Girls of Color Are Not Getting Equal Chances to Play School Sports, NWLC Report Shows

National Womens Law CenterNationwide, 40 percent of heavily minority schools have large athletics gaps for female students, compared to only 16 percent of heavily white schools

(Washington, D.C.) Girls of color are finishing last when it comes to the opportunity to play sports in high school, according to a new report released today by the National Women’s Law Center (NWLC) and the Poverty & Race Research Action Council (PRRAC). Finishing Last: Girls of Color and School Sports Opportunities shows that at both the state and national level heavily minority schools typically provide fewer sports opportunities—defined as spots on teams—compared to heavily white schools. Heavily minority schools also allocate these spots less equally between boys and girls, leaving girls of color especially shortchanged. This means that girls of color receive far fewer spots on teams than white girls, white boys and boys of color. The report shows how this lack of access to school sports has long-term consequences for girls’ health, academic success and economic security.

“Too many girls of color across the country are missing out on the lifelong benefits of playing sports—better health, improved academic and employment outcomes, higher self-esteem and leadership skills,” said NWLC Vice President for Education and Employment Fatima Goss Graves. “This disturbing reality should be an urgent wake up call for schools across the country to stop shortchanging girls of color and give them what they need, deserve and are entitled to under the law.”

“This report reveals another hidden cost of segregation that we have tolerated for too long,” said PRRAC Executive Director Philip Tegeler. “But there’s some good news: policymakers, communities and schools can take positive and practical steps to address these disparities and make a real difference in girls’ lives.”

The report reveals that:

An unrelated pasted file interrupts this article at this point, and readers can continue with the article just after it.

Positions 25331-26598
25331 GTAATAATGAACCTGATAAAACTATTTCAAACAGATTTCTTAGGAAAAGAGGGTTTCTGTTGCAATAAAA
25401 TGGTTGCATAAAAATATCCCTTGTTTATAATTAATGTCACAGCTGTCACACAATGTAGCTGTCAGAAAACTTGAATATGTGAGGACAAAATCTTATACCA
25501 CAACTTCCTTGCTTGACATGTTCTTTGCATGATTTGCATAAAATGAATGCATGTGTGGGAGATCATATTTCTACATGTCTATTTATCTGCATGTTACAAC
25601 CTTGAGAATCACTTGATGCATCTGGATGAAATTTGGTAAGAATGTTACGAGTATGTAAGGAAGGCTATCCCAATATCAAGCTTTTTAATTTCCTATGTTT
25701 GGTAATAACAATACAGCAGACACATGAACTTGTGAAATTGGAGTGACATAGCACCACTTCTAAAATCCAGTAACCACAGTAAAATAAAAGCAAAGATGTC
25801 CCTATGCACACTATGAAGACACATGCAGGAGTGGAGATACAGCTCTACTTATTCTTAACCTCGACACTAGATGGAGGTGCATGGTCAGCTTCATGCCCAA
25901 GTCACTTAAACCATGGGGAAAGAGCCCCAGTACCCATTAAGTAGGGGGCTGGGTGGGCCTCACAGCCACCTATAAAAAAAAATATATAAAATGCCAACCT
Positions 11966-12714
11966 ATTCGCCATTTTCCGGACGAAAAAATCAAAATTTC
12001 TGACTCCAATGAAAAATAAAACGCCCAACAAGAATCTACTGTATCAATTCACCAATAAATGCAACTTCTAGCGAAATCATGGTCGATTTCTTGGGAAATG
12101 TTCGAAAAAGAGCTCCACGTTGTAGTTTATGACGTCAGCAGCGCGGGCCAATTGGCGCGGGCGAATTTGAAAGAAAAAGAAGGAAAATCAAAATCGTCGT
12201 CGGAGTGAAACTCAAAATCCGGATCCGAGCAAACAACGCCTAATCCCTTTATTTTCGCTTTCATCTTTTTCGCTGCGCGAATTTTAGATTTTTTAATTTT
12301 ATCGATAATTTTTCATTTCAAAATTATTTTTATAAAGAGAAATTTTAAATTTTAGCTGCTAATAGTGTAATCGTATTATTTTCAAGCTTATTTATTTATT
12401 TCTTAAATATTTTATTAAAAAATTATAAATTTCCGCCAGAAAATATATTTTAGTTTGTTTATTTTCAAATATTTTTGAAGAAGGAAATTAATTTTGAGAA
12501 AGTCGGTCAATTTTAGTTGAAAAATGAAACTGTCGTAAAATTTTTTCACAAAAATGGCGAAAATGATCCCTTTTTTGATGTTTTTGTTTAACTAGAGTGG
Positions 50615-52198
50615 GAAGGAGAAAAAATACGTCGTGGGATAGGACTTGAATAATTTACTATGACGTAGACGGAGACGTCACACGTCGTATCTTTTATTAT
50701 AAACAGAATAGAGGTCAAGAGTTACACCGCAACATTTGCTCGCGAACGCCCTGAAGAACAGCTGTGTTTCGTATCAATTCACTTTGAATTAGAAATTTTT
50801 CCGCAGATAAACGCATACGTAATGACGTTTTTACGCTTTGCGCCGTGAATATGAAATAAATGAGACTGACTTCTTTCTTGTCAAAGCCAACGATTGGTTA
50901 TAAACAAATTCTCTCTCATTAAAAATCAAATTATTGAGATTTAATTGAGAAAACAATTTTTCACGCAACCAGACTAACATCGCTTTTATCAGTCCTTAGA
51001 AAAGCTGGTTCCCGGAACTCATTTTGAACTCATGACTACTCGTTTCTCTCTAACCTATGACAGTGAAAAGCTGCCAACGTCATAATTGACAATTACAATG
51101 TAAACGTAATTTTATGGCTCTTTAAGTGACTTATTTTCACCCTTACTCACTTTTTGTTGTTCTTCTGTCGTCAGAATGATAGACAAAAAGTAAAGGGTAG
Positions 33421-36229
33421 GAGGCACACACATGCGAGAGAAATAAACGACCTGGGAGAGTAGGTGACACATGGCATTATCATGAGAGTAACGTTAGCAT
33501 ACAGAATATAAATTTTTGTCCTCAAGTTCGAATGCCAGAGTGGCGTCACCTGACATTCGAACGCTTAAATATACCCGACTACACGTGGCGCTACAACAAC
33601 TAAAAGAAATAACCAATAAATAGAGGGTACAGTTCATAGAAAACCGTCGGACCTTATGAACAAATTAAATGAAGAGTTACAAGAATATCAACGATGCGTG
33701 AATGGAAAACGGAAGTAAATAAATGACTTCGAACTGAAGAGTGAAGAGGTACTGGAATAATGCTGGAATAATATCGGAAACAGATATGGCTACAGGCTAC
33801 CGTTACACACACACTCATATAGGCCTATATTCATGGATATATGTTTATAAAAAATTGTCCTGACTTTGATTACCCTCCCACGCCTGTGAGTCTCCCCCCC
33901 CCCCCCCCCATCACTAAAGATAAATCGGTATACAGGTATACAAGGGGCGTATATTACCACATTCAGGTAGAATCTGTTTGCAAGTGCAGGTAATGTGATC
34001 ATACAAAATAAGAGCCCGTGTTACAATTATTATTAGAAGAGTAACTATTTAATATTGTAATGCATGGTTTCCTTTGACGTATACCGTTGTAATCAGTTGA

• Girls at heavily minority high schools* have:
    • Only 39 percent of the opportunities to play sports as girls at heavily white schools
    • Only 67 percent of the opportunities to play sports as boys at heavily minority schools
    • Only 32 percent of the opportunities to play sports as boys at heavily white schools
  • Nationwide, the share of heavily minority schools with large athletic opportunity gaps for female students is more than double the share of heavily white schools with large gaps (40 percent v.16 percent). A large opportunity gap is defined as a gap of 10 percentage points or more between the share of girls in the student body and the share of spots on teams allocated to girls.

The report also analyzes the 13 states that have a substantial number (20 or more) of both heavily minority and heavily white high schools. In each of these states the share of heavily minority schools with large female opportunity gaps is larger than the share of heavily white schools with large female opportunity gaps—and in eight states it is more than double.

New York shows the greatest disparity—40 percent of heavily minority high schools have large female opportunity gaps v. 5 percent of heavily white high schools. The other 12 states include Alabama (81 percent v. 34 percent), Illinois (32 percent v. 23 percent), Louisiana (48 percent v. 27 percent), Massachusetts (27 percent v. 6 percent), Michigan (57 percent v. 16 percent), Mississippi (79 percent v. 35 percent), New Jersey (47 percent v. 7 percent), North Carolina (77 percent v. 17 percent), Ohio (34 percent v. 26 percent), Pennsylvania (33 percent v. 18 percent), Tennessee (50 percent v. 47 percent), and Texas (47 percent v. 20 percent).

* Heavily white high schools have a student body that is 90 percent or more white. Heavily minority high schools have a student body that is more than 90 percent minority.
The National Women’s Law Center is a non-profit organization that has been working since 1972 to advance and protect women’s equality and opportunity. The Center focuses on major policy areas of importance to women and their families including economic security, education, employment and health, with special attention given to the concerns of low-income women. For more information on the Center, visit: